All-Ireland SHC Quarter-final: Waterford v Wexford: Dan Shanahan
While Dan Shanahan didn’t fully embrace Davy Fitzgerald’s approach in his twilight years with Waterford, he has come to respect the managerial achievements of the current Wexford bainisteoir.
In the summer of 2008, the pair didn’t see eye to eye as the former Clare goalkeeper urged the Déise half forwards to play deeper.
“You could see what he was trying to do,” Shanahan considers on reflection.“For me, as an older lad, it probably didn’t suit my game at the end of my career. You see the way Clare won the All Ireland, how Wexford are playing now and how Waterford played when I was gone, they were more tactical. He did it with LIT and other club teams as well.”
He scored just one goal (in the All Ireland quarter final against Wexford) during that injury plagued season where the old guard were a little resistant to the tactical adjustments. “He wanted to change the way we played from the free-flowing hurling to going seven or eight at the back and pushing on and going with speed. He has done it as a player and as a manager whether it’s with LIT, winning a Munster crown with us, winning an All Ireland with Clare and he got Wexford to a Leinster final as well. If that penalty went in, they could be Leinster champions. Anywhere he’s went, he’s got results.”
Both Davy and Dan have accomplished notable victories over Kilkenny in this year’s championship. The Waterford squad came back down off that high in time for training last Tuesday. “We parked it straight away like we always do. It’s great to be in the next round and that’s the way we look at it. We’re in the quarter finals of the All Ireland and that was our objective after being beaten by Cork.”
It was a case of job well done for the management team after sucking the life out of the Cats attack and countering with four goals. “It’s great when these things come off and the game plan that we provided for the lads worked. Sometimes it doesn’t work and it can be frustrating but it worked against Kilkenny. It will be different the next day I can guarantee you that against Davy Fitz because he’s very tactical whereas Brian Cody mightn’t be as tactical. You have a great chance when you don’t concede an early goal against Kilkenny so that was a big thing.”
Shanahan acknowledges that Fitzgerald will arrive to PáircUíChaoimhwith a clearer understanding of Waterford’s formation. “He’s definitely going to come with something different. He’s played a sweeper there all year and he could go with two sweepers the next day. It’s going to be different with Davy. He knows Waterford hurling inside out with Pauric Fanning and Jimmy Payne involved as well. He knows a lot of the players from his time with Waterford so there’s nothing going to faze Davy.”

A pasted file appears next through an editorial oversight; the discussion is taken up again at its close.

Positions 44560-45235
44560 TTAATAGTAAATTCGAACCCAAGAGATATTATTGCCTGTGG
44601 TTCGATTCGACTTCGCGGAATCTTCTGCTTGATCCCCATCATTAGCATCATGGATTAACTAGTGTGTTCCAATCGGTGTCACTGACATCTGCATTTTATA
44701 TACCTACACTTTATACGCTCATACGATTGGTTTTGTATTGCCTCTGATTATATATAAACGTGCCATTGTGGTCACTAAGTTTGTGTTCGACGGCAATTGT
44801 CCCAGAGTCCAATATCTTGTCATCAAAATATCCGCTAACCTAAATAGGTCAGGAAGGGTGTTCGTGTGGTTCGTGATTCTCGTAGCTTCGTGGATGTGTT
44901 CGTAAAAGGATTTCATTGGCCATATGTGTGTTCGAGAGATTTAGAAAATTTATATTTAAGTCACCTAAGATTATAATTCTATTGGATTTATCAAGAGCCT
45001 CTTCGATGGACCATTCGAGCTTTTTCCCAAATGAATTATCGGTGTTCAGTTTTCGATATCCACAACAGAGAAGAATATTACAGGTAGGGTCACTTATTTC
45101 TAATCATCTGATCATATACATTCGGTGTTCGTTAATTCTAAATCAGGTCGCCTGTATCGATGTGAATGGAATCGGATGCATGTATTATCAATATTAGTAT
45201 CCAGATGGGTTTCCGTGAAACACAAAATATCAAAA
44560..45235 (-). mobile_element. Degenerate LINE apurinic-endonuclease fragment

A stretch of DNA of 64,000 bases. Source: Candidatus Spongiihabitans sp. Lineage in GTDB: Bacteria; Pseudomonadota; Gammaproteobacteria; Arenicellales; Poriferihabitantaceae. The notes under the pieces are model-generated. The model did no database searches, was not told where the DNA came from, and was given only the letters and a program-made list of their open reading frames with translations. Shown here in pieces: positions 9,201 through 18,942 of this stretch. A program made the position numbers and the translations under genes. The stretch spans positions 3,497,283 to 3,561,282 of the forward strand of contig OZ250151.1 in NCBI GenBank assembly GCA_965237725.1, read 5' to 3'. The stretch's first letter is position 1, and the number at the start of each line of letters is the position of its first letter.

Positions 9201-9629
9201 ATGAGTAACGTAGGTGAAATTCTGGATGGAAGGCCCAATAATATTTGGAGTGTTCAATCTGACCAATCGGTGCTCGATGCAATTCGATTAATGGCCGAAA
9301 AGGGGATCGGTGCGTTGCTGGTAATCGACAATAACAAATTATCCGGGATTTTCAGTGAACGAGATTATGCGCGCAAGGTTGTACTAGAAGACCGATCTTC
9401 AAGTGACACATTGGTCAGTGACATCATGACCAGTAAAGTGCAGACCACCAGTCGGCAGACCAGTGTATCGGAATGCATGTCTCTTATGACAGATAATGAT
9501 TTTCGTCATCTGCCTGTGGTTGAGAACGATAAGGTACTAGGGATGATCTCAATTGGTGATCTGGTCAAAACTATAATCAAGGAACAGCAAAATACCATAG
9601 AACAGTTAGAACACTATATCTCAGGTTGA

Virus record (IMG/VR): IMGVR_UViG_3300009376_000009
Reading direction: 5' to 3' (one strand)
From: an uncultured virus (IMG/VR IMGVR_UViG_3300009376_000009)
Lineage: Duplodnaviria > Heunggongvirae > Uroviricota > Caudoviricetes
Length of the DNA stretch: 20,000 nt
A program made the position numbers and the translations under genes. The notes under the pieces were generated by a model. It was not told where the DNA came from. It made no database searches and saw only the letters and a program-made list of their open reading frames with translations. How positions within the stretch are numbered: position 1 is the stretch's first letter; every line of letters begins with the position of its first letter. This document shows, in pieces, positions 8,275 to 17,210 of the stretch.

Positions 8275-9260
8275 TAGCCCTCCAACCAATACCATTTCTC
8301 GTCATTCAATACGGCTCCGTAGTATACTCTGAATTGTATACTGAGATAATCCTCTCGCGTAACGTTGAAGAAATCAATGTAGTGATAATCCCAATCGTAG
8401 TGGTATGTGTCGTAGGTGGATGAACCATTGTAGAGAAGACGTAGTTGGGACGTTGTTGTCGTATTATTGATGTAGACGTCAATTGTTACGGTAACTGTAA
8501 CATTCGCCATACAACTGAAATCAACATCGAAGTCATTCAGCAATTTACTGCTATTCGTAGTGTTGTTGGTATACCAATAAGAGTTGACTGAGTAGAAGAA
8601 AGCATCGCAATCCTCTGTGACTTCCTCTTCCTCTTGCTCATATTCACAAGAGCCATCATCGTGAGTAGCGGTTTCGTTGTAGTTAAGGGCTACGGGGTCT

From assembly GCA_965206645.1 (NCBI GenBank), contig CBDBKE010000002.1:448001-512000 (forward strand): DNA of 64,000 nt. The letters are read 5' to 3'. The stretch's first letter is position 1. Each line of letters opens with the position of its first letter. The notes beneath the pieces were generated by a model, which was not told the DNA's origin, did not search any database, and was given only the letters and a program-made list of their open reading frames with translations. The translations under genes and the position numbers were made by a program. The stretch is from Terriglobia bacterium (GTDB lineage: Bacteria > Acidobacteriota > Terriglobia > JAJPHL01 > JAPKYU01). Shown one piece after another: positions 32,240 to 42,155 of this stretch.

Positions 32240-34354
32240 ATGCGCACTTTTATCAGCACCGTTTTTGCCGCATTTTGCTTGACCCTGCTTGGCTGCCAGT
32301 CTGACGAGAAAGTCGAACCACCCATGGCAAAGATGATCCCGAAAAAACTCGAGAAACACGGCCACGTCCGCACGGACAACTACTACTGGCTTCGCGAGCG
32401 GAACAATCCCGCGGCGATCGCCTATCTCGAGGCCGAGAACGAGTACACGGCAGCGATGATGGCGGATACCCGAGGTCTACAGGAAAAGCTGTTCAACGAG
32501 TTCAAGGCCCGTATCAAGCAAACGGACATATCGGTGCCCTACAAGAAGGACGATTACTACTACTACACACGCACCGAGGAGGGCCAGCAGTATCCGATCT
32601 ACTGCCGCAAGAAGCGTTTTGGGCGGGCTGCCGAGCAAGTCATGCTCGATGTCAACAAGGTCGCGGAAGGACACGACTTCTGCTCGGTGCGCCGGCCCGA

The Model manager placed James Breen on TJ Reid and Conor Whelan during the Leinster championship while Matthew O’Hanlon also negated Joe Canning last time out. “In the games so far, he’s put his key players on key players. It’s up to our lads to win those individual battles. When you cross the white line, some things mightn’t go to plan and it’s up to the players to sort them out. He’ll have his troops organised and playing with aggression. For our lads to beat Wexford, we’ll have to match them for aggression.”
Austin Gleeson will surely be one of Davy’s targets on Sunday. Hisreturn to prominence through the backdoor rounds didn’t surprise Shanahan in the slightest. Even though he has been substituted on three occasions this season, including the Munster semi final, his demeanour never waned. Ten years on from capturing the hurler of the year award, Shanahan realised the increased weight of expectation on Gleeson heading into the championship. “I probably know a small bit about this, there was a bit of pressure put on his shoulders after getting young hurler of the year and hurler of the year. Did the rest of the lads ever question Austin Gleeson? No way. He has an abundance of talent and he’s a great young fella off the field as well. He’s never caused us any trouble on or off the field. When lads like Austin give a hundred and ten per cent, we can’t ask for any more to be honest with you. Every fella does that. Austin’s after getting eleven points in the two games but those games are gone, I won’t have to tell Austin that or Derek won’t because he knows that himself. He’s still a young man but he’s very mature for his age.”
Shanahan appreciates how tough it is to come back and deliver on the big stage after winning the top individual prize in the game. “It is because you’re getting extra attention. With the way teams are setting up now, he’s going to have extra markers but that makes space for other players. It’s not about Austin or any individual, it’s about the 33 lads and seventeen in the backroom team. As a unit, the fifty of us, all we do is try to do our best on the day to win our battles.”